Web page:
Major League Baseball season preview


A.J. Hairston

Senior Cameron Hines and junior Adam Kovel examine the upcoming MLB season.

Cameron Hines and Adam Kovel

After many off-season acquisitions, trades, and surprising signings, players find themselves ready and eager to kick-off the MLB season.

AL East

Baltimore Orioles: After an impressive 96-win season, the Orioles will be hard-pressed to repeat that type of success. Lineup cornerstones Nelson Cruz and Nick Markakis departed via free agency, leaving the offense spread thin. Feared left-hander Andrew Miller also left for greener pastures. The forecast predicts to not be completely gloomy, however: Baltimore could return to the playoffs with healthy seasons from Manny Machado and Matt Wieters, an MVP-type season stud outfielder Adam Jones, and continued success in the rotation.

New York Yankees: The spotlight remains on A-Rod, but it should be on the aging roster. The rotation appears fragile and the offense consists of many regulars on the disabled list. New York could find success if they stay healthy; there remains plenty of talent and experience on the team. But staying healthy may be a stretch for the Bronx Bombers.

Toronto Blue Jays: A trendy pick to win the AL East, Toronto possesses no shortage of right-handed boppers; the trio of Jose Bautista, Edwin Encarnacion, and newly-acquired Josh Donaldson will surely strike fear into opposing pitchers’ hearts. The key to the Blue Jays’ success rests in its starting pitching. Should young Marcus Stroman become an ace this season, watch out.

Tampa Bay Rays: A massive overhaul resulted in a new manager, GM, and roster. The starting five, as usual with the Rays, appears stout, led by the underrated Alex Cobb. However, the already punchless offense lost Ben Zobrist and Wil Myers this offseason, which will prove the downfall of Tampa Bay.

Boston Red Sox: The Sox splurged this winter, signing Pablo Sandoval and Hanley Ramirez to bolster the offense, in addition to 19 year-old Cuban sensation Yoan Moncada. If everything goes according to plan, the offense will prove championship-caliber. What the Red Sox lack is a true ace. Do not be surprised if they pull off a blockbuster trade to acquire someone like Cole Hamels, as it appears Boston is all in.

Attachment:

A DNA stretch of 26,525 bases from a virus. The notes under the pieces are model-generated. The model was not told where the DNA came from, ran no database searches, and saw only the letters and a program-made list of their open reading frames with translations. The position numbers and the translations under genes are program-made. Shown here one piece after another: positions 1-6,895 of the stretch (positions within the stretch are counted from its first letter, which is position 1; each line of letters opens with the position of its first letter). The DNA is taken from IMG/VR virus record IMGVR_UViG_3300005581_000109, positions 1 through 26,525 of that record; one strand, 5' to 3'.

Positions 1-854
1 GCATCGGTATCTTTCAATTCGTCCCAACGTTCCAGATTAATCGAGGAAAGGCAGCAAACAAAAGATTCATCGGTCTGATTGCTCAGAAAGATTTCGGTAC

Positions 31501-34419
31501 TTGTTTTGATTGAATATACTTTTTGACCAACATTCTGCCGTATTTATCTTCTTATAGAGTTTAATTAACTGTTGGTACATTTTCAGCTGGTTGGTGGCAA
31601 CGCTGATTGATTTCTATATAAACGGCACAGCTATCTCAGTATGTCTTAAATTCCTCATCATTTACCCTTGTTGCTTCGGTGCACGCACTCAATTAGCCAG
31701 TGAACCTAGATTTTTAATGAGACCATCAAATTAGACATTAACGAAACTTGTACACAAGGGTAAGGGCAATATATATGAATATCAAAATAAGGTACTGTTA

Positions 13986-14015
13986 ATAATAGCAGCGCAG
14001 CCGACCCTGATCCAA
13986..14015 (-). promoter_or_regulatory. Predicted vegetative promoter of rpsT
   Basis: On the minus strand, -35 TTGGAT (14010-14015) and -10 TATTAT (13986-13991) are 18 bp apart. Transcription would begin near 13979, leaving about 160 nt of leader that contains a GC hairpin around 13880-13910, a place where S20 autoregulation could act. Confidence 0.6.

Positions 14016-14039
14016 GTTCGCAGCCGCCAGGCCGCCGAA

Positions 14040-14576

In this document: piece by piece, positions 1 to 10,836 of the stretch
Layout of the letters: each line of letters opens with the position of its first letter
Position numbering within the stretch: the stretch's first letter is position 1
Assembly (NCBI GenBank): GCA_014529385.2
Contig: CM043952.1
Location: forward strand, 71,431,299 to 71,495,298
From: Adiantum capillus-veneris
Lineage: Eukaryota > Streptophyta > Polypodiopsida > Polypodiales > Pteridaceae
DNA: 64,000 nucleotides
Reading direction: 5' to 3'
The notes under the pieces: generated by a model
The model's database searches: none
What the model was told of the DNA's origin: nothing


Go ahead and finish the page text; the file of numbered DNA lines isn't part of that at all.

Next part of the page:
AL Central

Detroit Tigers: The Tigers’ run of division titles may come to an end this season. The AL Central has strengthened considerably, while Detroit has lost ace Max Scherzer, with no true replacement. Star power still exists, with notable names like Justin Verlander, Miguel Cabrera, David Price, and Yoenis Cespedes. But the lack of depth and the shoddy bullpen may cause this team to come unraveled.

Kansas City Royals: Last October’s team of destiny desperately wants to return to the postseason after coming so close to winning it all, but ultimately leaving with a bitter taste in their mouth. James Shields’ departure hurts the rotation and the clubhouse, but most of the core from last year’s squad remains. With increased confidence and a real sense that they can win it all, the Royals could easily make the playoffs and earn a chance at redemption.

Cleveland Indians: My personal World Series pick, the Indians, do not seem to command the respect they deserve heading into 2015. Corey Kluber, last year’s Cy Young winner, headlines a talented pitching staff including young guns Carlos Carrasco and Trevor Bauer, among others. From position to position, the Indians’ offense possesses no glaring weaknesses and proves solid, if not spectacular: MVP vote-getter Michael Brantley, dual-threat Jason Kipnis, and on-base machine Carlos Santana form an above average offensive core. The bullpen remains formidable behind lockdown closer Cody Allen. You heard it here first: Cleveland will win it all!